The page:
We’ve spent quite some time looking into different implementations of playing audio from an SD card. There are quite a few out there, using both PIC and AVR (atTiny) . Rather than just use some existing code (although we’re not ruling that out completely) we’ve been thinking about how to implement audio playback on a microcontroller.

At first, it seems quite straight forward: get a byte or two of data from an SD card, send to a PWM routine and make a speaker vibrate. The numbers involved don’t sound too shocking either – until you start to look into them.

For example:
An audio sample recorded at 8-bit, 22khz requires the variable voltage on the speaker to change 22050 times per second. That’s not a bit deal. Is it? We’ve millions of clock cycles and need to vibrate a speaker tens of thousands of times a second. No problem! Surely?

We’re running our microcontroller at a maximum of 16Mhz (because the max supply voltage is 3v – for USB and 5v designs, you can go much higher, but at relatively low voltages, the maximum oscillator value is affected. The maximum speed you can run a low- to mid-end PIC at about 3v is 16Mhz). With an 8-bit PIC, the operating frequency is fosc/4 (i.e. one instruction takes 4 clock cycles). So running at maximum speed, from a 3v (2xAA battery) supply our PIC can do 16/4 = 4MIPS (million instructions per second).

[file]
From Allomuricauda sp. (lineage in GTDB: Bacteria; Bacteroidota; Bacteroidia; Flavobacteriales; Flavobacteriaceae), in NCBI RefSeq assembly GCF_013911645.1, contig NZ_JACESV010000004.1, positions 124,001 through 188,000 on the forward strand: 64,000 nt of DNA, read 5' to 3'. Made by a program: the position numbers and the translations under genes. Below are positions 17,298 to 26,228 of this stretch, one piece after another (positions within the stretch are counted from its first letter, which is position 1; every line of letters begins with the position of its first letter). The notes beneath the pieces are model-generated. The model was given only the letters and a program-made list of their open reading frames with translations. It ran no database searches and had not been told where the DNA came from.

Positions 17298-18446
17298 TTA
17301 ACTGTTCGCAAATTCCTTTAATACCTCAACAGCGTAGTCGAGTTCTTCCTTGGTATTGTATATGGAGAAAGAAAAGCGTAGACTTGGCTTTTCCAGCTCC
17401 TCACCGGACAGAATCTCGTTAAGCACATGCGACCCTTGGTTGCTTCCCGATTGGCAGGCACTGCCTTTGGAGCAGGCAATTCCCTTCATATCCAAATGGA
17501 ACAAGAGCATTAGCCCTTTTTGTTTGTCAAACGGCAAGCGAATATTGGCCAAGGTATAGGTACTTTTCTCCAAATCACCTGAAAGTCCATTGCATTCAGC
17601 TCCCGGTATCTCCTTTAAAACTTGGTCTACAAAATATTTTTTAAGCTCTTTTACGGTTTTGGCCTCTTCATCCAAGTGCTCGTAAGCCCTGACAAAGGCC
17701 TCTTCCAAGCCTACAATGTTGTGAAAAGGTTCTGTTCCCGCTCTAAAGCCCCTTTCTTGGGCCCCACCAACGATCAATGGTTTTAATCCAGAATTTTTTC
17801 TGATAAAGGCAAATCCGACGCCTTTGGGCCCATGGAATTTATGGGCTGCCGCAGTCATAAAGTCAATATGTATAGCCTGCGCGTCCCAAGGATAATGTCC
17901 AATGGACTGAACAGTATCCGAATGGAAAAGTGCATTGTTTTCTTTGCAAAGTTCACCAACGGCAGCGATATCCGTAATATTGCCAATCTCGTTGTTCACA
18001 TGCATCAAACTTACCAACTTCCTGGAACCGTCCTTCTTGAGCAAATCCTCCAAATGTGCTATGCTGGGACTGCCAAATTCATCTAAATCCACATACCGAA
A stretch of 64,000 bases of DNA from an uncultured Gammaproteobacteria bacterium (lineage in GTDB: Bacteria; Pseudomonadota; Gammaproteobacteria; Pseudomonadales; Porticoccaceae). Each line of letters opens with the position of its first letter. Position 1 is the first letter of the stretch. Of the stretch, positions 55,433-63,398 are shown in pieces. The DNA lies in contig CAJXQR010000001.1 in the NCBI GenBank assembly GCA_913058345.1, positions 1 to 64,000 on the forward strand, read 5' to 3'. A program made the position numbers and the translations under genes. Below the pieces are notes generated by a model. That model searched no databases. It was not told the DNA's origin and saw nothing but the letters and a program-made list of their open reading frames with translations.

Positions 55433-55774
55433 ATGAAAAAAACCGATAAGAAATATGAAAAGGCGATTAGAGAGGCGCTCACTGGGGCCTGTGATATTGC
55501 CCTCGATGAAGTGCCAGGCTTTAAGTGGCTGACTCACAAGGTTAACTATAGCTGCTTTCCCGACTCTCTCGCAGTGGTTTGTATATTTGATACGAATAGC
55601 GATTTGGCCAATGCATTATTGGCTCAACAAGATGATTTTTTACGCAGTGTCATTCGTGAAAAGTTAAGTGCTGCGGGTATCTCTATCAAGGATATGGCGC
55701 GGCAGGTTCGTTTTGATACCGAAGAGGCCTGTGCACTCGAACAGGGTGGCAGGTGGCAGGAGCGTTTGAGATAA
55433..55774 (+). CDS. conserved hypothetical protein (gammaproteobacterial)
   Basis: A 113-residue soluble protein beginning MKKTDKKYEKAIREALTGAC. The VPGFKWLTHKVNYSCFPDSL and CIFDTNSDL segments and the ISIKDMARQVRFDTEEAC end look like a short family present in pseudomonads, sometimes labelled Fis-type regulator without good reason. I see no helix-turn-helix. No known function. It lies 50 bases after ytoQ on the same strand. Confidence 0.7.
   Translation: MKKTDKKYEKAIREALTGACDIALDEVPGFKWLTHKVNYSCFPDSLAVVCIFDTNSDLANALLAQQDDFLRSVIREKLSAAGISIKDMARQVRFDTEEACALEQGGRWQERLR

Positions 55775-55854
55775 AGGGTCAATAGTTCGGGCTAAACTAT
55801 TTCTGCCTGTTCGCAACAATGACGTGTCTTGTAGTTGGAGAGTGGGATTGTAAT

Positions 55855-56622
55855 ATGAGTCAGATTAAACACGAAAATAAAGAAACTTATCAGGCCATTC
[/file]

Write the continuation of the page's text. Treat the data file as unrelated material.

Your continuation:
That’s still not shoddy.
But when we consider that we need to change our speaker voltage 22050 times per second, we must divide 4 million by 22050. Which is 181.4
So every 181 clock cycles, we need to change our speaker frequency.
And changing the PWM speed will eat into these precious clock cycles.
Which means we’re going to end up with actually very few clock cycles for reading the data from the SD card.

Conclusion –
We may end up down-sampling our wavs to 11khz or lower to get a reasonable playback sound. Or we might just have to move over to AVR/atTiny and “borrow” some existing code!